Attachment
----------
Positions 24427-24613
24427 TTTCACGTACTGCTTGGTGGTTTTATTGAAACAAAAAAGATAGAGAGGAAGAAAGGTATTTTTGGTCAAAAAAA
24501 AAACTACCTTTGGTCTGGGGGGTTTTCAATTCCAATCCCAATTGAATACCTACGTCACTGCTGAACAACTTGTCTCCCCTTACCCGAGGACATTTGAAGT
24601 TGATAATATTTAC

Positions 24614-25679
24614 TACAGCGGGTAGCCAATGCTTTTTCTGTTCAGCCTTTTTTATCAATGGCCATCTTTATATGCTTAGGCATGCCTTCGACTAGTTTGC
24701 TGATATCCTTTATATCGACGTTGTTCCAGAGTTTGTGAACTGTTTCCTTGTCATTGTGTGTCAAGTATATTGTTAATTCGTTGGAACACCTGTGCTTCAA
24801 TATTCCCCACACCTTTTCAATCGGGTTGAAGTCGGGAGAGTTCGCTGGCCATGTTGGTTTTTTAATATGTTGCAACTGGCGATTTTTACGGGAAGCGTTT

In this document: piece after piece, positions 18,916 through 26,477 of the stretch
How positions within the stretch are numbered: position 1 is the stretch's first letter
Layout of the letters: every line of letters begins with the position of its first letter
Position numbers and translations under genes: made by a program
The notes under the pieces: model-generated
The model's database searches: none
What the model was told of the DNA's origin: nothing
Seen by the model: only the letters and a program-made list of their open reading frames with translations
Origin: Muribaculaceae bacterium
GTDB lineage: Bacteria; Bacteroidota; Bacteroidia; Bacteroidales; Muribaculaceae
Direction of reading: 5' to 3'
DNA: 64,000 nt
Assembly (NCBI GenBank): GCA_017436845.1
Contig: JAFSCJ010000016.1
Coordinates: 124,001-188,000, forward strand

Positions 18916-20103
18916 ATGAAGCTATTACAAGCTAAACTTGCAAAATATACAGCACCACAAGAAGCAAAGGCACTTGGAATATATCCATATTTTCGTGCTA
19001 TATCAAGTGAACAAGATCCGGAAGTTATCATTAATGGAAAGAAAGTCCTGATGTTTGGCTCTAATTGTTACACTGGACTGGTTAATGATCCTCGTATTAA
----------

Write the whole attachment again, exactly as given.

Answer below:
Positions 24427-24613
24427 TTTCACGTACTGCTTGGTGGTTTTATTGAAACAAAAAAGATAGAGAGGAAGAAAGGTATTTTTGGTCAAAAAAA
24501 AAACTACCTTTGGTCTGGGGGGTTTTCAATTCCAATCCCAATTGAATACCTACGTCACTGCTGAACAACTTGTCTCCCCTTACCCGAGGACATTTGAAGT
24601 TGATAATATTTAC

Positions 24614-25679
24614 TACAGCGGGTAGCCAATGCTTTTTCTGTTCAGCCTTTTTTATCAATGGCCATCTTTATATGCTTAGGCATGCCTTCGACTAGTTTGC
24701 TGATATCCTTTATATCGACGTTGTTCCAGAGTTTGTGAACTGTTTCCTTGTCATTGTGTGTCAAGTATATTGTTAATTCGTTGGAACACCTGTGCTTCAA
24801 TATTCCCCACACCTTTTCAATCGGGTTGAAGTCGGGAGAGTTCGCTGGCCATGTTGGTTTTTTAATATGTTGCAACTGGCGATTTTTACGGGAAGCGTTT

In this document: piece after piece, positions 18,916 through 26,477 of the stretch
How positions within the stretch are numbered: position 1 is the stretch's first letter
Layout of the letters: every line of letters begins with the position of its first letter
Position numbers and translations under genes: made by a program
The notes under the pieces: model-generated
The model's database searches: none
What the model was told of the DNA's origin: nothing
Seen by the model: only the letters and a program-made list of their open reading frames with translations
Origin: Muribaculaceae bacterium
GTDB lineage: Bacteria; Bacteroidota; Bacteroidia; Bacteroidales; Muribaculaceae
Direction of reading: 5' to 3'
DNA: 64,000 nt
Assembly (NCBI GenBank): GCA_017436845.1
Contig: JAFSCJ010000016.1
Coordinates: 124,001-188,000, forward strand

Positions 18916-20103
18916 ATGAAGCTATTACAAGCTAAACTTGCAAAATATACAGCACCACAAGAAGCAAAGGCACTTGGAATATATCCATATTTTCGTGCTA
19001 TATCAAGTGAACAAGATCCGGAAGTTATCATTAATGGAAAGAAAGTCCTGATGTTTGGCTCTAATTGTTACACTGGACTGGTTAATGATCCTCGTATTAA